The University of Miami capitalized on the American Reinvestment and Recovery Act (ARRA) by obtaining over $90 million in grants that will help spur projects such as medical research, as well as building annexes all throughout the institution.
President Barack Obama urged Congress to pass the ARRA last year as a direct response to the economic crisis, signing the bill into law on Feb. 13, 2009. The government has since distributed nearly $200 billion to recipients, with almost twice that number in funds still available.
Handling the funds
In an effort to capitalize on the political initiative, senior leadership at the university created the “Stimulus Working Group” comprised of a conglomeration of deans, administrators and other employees for the purpose of taking advantage of every possible grant applicable to schools and researchers.
So far, the university has submitted 513 proposals requesting roughly $440 million and 116 proposals have been awarded. The grant money has supported 286 current employees while creating and retaining roughly another 110 jobs.
Medical, Education and other schools benefit from stimulus
A grant of $12 million, funded by the National Institutes of Health’s (NIH) National Institute on Drug Abuse (NIDA), will assist a coalition led by Dr. Lisa Metsch of the Miller School of Medicine and members of the San Francisco Department of Public Health in determining if rapid HIV testing should be accompanied by counseling.
Those leading the study wish to determine whether linking counseling to every HIV test, even for those who test HIV negative, will have a positive impact on reducing dangerous behaviors and their correlated diseases.
Evaluators will look at information ranging from the incidence of sexually-transmitted infections to cost-effectiveness of the counseling, using the results to determine future policy.
“We try to meet the person where they are at,” Metsch said. “In this very brief counseling, we are able to make goals ranging from condom use and injection use, to reducing the number of sexual partners.”
The School of Education also hopes to capitalize on the ARRA’s generosity. After applying for the U.S. Department of Education’s “Investing in Innovation Fund,” they hope to receive $30 million across five years to support and develop the studies of School of Education researchers Okhee Lee, Walter Secada and Randall Penfield.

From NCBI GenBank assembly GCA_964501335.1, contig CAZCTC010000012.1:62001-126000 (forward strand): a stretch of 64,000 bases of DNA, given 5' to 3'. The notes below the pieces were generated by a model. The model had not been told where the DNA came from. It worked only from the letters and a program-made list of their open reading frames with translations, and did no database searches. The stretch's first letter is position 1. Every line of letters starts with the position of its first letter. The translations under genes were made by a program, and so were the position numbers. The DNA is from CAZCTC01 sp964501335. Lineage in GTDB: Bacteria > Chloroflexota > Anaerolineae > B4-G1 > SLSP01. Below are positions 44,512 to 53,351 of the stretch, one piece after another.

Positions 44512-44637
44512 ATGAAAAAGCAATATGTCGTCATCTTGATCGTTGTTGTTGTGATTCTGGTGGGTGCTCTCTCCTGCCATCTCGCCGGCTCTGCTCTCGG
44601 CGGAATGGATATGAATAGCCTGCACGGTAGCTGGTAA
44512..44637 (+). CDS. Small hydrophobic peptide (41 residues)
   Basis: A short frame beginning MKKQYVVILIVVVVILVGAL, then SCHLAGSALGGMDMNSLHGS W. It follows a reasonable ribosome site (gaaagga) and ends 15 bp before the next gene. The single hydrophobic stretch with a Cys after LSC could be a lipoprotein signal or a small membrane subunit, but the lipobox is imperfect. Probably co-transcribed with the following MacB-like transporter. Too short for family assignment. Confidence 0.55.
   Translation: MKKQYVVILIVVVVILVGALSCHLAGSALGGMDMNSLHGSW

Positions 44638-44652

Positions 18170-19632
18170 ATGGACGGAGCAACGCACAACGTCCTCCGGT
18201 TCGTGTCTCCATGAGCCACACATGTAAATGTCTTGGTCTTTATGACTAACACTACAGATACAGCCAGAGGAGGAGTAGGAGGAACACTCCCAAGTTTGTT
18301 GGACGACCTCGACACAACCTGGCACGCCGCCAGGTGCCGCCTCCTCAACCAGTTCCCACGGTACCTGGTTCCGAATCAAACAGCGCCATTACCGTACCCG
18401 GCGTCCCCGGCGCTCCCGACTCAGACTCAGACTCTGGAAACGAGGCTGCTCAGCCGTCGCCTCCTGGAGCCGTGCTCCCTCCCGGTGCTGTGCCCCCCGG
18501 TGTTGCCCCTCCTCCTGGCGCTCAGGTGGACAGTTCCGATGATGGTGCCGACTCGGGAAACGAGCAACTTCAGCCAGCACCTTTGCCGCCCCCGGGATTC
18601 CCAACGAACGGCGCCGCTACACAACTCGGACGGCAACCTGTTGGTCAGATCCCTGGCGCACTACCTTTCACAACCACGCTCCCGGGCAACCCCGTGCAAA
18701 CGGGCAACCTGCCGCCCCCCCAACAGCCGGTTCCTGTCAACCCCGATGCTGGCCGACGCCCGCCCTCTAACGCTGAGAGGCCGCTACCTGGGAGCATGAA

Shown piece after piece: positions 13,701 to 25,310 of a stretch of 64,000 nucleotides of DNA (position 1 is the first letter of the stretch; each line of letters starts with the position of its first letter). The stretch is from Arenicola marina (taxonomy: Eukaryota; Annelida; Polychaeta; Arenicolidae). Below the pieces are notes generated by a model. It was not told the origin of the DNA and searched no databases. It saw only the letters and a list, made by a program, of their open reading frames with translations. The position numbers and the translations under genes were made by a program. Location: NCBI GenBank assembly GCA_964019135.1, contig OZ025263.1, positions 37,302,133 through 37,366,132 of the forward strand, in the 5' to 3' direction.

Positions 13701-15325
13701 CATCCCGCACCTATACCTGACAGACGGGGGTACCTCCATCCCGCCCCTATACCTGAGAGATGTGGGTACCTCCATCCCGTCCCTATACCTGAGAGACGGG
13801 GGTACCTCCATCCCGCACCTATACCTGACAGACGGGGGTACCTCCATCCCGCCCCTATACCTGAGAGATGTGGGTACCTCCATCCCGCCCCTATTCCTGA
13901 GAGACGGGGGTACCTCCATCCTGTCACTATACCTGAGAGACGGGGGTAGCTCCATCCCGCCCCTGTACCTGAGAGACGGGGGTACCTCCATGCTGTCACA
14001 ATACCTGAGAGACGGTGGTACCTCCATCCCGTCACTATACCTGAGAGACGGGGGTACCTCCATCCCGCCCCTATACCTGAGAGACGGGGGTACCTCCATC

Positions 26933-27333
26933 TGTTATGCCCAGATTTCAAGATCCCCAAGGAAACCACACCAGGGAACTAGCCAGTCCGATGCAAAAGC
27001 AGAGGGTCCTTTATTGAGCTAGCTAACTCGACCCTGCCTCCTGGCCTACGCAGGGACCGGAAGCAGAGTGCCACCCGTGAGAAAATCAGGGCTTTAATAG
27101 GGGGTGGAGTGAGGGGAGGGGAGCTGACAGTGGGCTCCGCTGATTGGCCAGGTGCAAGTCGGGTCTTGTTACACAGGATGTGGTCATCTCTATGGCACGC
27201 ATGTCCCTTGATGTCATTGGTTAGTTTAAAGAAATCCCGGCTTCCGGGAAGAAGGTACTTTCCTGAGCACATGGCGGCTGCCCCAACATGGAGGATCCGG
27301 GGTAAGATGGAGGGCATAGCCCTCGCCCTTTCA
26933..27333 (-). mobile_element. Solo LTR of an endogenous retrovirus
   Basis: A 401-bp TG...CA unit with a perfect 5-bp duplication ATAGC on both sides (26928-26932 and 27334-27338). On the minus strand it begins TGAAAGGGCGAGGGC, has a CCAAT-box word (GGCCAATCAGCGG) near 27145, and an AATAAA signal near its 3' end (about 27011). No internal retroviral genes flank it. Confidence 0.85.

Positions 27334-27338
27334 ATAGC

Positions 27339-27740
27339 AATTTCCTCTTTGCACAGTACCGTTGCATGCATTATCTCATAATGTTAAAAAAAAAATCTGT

Lee, Secada and Penfield developed a hands-on science curriculum called P-SELL, “Promoting Science among English Language Learners,” which provides language support for English learners and teaches them to use mathematics as a scientific tool.
Students exposed to the curriculum during various studies have outperformed other students at comparable schools in science, math and writing, resulting in P-SELL gaining the attention of public school officials around Florida.
“Some superintendents in Lee County were very happy because we would be bringing them a proven curriculum that they could use without having to reinvent the wheel,” said Marsha Talianoff, assistant dean of development for the School of Education.
The School of Education hopes to partner with Lee, Orange and Palm Beach County public schools to conduct the randomized experiment compromising roughly 100,000 students enrolled in the third, fourth and fifth grades.
“If the United States wishes to improve its international standing on science and the knowledge economy, it’s imperative to invest early in elementary school children,” said Isaac Prilleltensky, dean of the School of Education. “The stimulus grant would enable the expansion of the program from Miami-Dade County to several school districts across the state, thus disseminating knowledge of proven methods that work.”
Grants assist in construction
One grant from the NIH, totaling $15 million, will assist the university in adding a neuroscience and health annex to the Cox Science Center which will include a human functional magnetic resonance imaging (fMRI) laboratory.
The state of the art equipment will allow scientists and physicians to coordinate when diagnosing and treating multiple neurological diseases.
In addition to the fMRI lab, the funding will also allow more space in Cox for psychology classes that currently use rooms in Flipse Building next to the Ponce De Leon parking garage.
“Everyone is extremely excited about that, and it’s a fantastic opportunity for the university and the community” said Jennifer McCafferty-Cepero, the assistant dean of research for the Miller School of Medicine.
Daniel Osiason may be contacted at firstname.lastname@example.org.